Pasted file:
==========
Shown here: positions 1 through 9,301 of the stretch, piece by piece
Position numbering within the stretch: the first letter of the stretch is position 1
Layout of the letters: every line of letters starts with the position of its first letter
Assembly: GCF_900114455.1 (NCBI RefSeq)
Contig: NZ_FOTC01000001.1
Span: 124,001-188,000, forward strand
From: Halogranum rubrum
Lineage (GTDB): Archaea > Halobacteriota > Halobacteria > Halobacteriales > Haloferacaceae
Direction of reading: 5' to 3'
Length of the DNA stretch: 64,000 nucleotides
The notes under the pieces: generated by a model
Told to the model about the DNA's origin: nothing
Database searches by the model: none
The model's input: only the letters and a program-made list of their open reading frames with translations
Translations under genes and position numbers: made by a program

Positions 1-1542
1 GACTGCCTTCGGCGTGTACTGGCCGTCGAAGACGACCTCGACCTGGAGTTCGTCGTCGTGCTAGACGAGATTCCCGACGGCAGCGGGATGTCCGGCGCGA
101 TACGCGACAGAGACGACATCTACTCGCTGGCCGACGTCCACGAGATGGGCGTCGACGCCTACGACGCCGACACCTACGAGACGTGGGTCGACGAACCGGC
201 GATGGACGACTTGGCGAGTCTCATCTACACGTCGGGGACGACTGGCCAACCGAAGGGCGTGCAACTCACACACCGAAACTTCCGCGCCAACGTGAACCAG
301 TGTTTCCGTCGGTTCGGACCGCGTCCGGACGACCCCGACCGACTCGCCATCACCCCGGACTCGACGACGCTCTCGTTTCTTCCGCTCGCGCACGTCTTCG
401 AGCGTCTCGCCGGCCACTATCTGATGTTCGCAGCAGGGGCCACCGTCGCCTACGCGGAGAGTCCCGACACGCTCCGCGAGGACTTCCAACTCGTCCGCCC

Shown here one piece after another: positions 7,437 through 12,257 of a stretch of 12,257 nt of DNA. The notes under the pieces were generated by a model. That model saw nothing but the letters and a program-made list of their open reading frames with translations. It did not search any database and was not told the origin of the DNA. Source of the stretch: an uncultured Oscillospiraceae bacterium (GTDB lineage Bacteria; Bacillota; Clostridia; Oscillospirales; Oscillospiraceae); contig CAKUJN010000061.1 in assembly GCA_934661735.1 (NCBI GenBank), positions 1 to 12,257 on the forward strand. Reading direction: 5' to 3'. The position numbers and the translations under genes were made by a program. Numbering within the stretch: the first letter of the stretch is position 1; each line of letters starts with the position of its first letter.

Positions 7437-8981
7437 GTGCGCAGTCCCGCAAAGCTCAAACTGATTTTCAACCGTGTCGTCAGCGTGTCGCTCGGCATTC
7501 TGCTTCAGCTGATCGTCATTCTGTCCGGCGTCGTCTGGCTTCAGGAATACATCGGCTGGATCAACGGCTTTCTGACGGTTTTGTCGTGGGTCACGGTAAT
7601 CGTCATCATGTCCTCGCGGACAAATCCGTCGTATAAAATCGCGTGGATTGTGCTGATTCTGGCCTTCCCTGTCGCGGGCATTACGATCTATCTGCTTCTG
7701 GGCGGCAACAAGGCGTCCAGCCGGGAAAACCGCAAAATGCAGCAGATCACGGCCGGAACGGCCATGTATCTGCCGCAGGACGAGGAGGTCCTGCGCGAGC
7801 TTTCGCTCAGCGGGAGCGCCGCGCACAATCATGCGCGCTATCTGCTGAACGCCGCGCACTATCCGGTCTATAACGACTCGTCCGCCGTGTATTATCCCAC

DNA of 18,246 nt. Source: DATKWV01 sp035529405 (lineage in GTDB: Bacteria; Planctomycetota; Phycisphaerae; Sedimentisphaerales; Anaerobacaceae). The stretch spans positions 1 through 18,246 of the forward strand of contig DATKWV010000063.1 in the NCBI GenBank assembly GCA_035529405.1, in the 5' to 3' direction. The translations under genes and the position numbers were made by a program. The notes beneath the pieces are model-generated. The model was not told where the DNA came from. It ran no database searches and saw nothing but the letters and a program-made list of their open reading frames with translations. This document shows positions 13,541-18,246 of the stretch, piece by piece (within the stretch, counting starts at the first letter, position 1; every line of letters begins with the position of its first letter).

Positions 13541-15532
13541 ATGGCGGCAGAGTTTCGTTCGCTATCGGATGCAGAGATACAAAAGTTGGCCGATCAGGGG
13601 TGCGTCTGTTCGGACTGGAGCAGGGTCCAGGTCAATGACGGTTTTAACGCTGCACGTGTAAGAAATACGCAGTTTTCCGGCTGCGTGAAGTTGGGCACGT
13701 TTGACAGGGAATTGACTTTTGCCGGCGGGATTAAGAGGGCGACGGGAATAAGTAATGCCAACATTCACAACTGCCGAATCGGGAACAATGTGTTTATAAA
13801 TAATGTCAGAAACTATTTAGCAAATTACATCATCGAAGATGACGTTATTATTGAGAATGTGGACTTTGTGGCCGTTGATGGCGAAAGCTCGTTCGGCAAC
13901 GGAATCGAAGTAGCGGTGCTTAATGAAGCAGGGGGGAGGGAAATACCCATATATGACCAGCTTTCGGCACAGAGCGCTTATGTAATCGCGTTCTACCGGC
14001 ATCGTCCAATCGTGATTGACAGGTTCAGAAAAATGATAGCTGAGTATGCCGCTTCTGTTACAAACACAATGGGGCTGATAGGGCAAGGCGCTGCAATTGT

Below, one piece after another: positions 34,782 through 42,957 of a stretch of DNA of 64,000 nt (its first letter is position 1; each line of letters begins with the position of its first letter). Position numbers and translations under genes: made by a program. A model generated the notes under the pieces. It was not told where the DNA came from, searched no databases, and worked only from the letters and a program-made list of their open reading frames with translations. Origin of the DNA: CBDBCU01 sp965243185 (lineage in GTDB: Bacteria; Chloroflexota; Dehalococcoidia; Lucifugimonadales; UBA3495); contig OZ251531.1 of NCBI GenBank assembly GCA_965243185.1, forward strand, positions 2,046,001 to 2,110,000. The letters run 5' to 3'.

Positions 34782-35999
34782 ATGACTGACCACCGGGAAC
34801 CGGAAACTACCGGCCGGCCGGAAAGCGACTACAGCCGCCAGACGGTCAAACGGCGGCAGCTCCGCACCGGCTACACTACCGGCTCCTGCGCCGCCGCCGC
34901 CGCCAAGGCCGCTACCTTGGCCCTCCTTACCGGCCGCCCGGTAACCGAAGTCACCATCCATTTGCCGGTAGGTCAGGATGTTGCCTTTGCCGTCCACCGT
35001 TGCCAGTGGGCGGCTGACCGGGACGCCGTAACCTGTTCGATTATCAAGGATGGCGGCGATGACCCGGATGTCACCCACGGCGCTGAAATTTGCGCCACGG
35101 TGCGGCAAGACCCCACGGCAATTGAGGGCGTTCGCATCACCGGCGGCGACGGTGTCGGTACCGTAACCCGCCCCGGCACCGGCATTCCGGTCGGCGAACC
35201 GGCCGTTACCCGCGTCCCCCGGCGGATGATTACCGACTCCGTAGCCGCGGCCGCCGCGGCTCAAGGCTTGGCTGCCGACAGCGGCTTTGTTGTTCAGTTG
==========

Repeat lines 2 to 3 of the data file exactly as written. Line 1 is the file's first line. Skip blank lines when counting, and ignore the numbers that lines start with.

Position numbering within the stretch: the first letter of the stretch is position 1
Layout of the letters: every line of letters starts with the position of its first letter